Ukraine conflict: Evacuees in survival struggle
Fighting has intensified in eastern Ukraine, with the pro-Russian rebels bombarding the government-held town of Debaltseve, a key transport hub.
Civilians have fled from there and other war-ravaged areas north of Donetsk to government-held Sloviansk. A BBC Ukrainian Service reporter met some of the displaced people, traumatised by their ordeal.
"I'm 70 years old - and I'm being sent to the Young Pioneers' camp? I won't go!" exclaims a woman by a bus near Sloviansk railway station.
Avdiivka and Debaltseve residents have been brought to the town to be resettled. Sloviansk lies 111km (69 miles) north of rebel-held Donetsk.
There are two buses, and no seats left. So rescuers quickly copy down passport details and offer a choice: you can go by train to the capital Kiev, or Kharkiv or anywhere else controlled by the Kiev government.
Most of the refugees are pensioners; most have no relatives. Only a few agree to go to Kiev, some decide to go to Kharkiv or Dnipropetrovsk. The rest do not want to leave the region.
Sloviansk is just a transit point, there is no room for refugees here. The town's population has increased by 30% since last July, the city council says.
Buses arriving from the combat zone carry "non-scheduled operations" signs. The drivers are reluctant to talk about the hazardous journey.
Most refugees are not very talkative either. They say they have been on the road for a long time, more than four hours; they made stops, waiting for a lull in the shelling.
Most refugees are convinced they are leaving their homes temporarily, for a month at most. So they do not want to go far from home.
Natalia is from Avdiivka, 20km north of Donetsk. "There has been no transport connection with Avdiivka for the last 10 days," she says.
"People are afraid to drive their own cars, and they are not allowed to."
With her parents and husband she is travelling on to Russia by train, to stay with relatives.
"There is no light, water, communications in our town. The shops are running out of everything. Bread is brought in once a week, and it's immediately gone. Prices have risen. A plain loaf of bread cost 5.5 hryvnya (£0.23; $0.34) earlier, and now it's 7.5," Natalia said.
Svitlana, also from Avdiivka, said the local industrial coke plant was still working. "Workers sleep and live there, at the plant - it has shelters. Going back home is dangerous. People try to avoid the streets."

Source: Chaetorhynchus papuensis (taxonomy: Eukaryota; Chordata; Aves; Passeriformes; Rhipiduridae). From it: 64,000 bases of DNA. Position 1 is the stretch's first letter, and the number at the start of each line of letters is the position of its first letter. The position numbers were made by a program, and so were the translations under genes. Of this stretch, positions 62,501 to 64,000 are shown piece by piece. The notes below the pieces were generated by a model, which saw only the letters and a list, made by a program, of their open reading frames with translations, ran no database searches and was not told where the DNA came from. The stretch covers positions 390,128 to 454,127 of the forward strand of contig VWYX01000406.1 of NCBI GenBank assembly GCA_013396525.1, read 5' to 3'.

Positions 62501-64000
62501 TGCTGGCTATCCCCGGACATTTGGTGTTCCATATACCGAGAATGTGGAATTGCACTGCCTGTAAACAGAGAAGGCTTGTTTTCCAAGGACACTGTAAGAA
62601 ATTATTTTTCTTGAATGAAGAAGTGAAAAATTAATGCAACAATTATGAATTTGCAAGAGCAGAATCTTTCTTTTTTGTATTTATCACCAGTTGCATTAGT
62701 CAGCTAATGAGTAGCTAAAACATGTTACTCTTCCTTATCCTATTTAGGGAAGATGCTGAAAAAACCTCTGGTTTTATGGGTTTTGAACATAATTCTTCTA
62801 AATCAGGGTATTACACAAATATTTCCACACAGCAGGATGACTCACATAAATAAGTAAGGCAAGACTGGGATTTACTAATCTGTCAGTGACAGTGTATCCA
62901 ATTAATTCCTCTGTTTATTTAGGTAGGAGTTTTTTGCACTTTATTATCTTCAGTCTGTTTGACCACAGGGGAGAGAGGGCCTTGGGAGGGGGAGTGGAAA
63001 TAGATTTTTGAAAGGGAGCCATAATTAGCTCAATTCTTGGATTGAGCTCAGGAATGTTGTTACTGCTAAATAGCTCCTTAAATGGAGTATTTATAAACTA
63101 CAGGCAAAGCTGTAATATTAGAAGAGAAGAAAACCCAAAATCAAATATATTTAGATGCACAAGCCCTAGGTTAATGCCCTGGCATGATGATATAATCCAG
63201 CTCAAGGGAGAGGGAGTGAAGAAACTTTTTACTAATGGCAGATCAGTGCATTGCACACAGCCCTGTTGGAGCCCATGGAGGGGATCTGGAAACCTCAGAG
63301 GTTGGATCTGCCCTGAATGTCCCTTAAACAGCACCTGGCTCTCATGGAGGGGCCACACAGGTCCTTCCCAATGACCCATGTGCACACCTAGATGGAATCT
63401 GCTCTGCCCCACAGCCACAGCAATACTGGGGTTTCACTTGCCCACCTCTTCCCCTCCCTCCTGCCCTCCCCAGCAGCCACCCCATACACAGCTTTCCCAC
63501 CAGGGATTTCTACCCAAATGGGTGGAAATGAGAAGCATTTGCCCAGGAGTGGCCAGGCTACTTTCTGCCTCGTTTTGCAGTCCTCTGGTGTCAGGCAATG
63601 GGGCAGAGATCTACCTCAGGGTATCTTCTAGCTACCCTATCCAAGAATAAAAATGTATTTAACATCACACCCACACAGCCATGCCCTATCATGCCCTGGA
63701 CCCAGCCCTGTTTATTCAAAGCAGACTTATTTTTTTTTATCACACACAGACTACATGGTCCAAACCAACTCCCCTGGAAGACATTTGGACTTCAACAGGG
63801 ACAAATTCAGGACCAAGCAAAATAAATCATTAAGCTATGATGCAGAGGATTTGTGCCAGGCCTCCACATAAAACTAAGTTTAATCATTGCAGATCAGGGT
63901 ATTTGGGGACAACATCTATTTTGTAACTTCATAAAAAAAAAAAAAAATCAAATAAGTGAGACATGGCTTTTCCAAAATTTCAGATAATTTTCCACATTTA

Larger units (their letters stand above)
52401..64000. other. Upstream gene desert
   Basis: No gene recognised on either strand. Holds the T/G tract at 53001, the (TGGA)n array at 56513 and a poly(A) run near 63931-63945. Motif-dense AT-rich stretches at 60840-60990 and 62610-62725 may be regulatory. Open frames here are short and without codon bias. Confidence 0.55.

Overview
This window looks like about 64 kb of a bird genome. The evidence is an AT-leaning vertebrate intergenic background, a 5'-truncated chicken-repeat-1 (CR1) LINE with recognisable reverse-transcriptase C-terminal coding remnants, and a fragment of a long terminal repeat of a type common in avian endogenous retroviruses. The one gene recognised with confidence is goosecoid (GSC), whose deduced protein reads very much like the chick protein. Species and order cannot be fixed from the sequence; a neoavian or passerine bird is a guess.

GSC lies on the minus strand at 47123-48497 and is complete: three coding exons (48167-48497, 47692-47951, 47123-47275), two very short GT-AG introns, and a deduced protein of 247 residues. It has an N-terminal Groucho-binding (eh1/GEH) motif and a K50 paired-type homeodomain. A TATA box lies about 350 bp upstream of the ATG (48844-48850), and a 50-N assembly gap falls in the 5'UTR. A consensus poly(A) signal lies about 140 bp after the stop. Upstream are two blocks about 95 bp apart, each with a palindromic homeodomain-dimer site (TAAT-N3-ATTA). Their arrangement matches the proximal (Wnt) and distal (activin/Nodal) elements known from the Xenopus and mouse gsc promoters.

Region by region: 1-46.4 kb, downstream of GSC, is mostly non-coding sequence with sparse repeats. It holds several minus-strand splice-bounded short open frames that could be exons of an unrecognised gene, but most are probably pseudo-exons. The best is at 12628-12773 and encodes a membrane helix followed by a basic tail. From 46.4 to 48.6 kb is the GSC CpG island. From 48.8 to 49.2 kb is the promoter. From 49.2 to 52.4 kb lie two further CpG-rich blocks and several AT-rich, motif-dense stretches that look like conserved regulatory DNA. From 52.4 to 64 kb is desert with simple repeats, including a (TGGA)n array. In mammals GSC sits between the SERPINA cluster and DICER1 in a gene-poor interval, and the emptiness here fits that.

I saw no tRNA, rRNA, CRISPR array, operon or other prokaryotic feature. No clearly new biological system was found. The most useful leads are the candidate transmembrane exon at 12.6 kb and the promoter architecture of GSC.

Natalia Zolotaryova, a volunteer, provides psychological help for the displaced in Sloviansk.
"People have different problems. Women of retirement age suffer from high blood pressure. Some people's houses, apartments were destroyed.
"Debaltseve ran out of bread for several days. There's been no water for a long time: people couldn't wash for a month. Some are in shock. I ask: 'Where are you now?' They say, 'I don't know'. I begin to orient them, hold their hands till they come round. It's mainly elderly people, very few with kids," Ms Zolotaryova said.
Across eastern Ukraine about 1.5 million people have been displaced by the fighting, about one-third of whom have gone to Russia.
A desperate woman in Debaltseve spoke to Ukraine's Hromadske TV channel, after her flat had been hit by shelling.
"There's just nowhere else to go. We have two children and couldn't evacuate them. We're the last ones left," she said, as more shells could be heard exploding in the background.
"We still have work here. Please, agree to any possible peace offer. We can't live like this anymore! Debaltseve has been surrounded for six months: we don't have electricity, gas or water. Please, people out there, help us!"
Where to go?
A large tent stands near Sloviansk railway station, providing some shelter from the bitter cold.
A woman called Olena, with a teenage girl, looks inside: it's empty and she is disappointed they cannot stay there.
"We lived in Yasynuvata [on the outskirts of Donetsk]. Our apartment was destroyed: the shell hit just above. We were on the fifth floor - there is no roof," Olena says.
"We moved to my mother-in-law's in Yasynuvata district. And now there's shelling there too, we can't live there. We've been living in Sloviansk for a week, with our relatives.
"A hostel room costs 500-600 hryvnya, and I have a three-month-old son. How can we live in a hostel?"
Refugees who do not want to travel by train are eventually offered shelter in nearby Svyatohirsk, but it is getting crowded there too. And nobody knows how many more will arrive.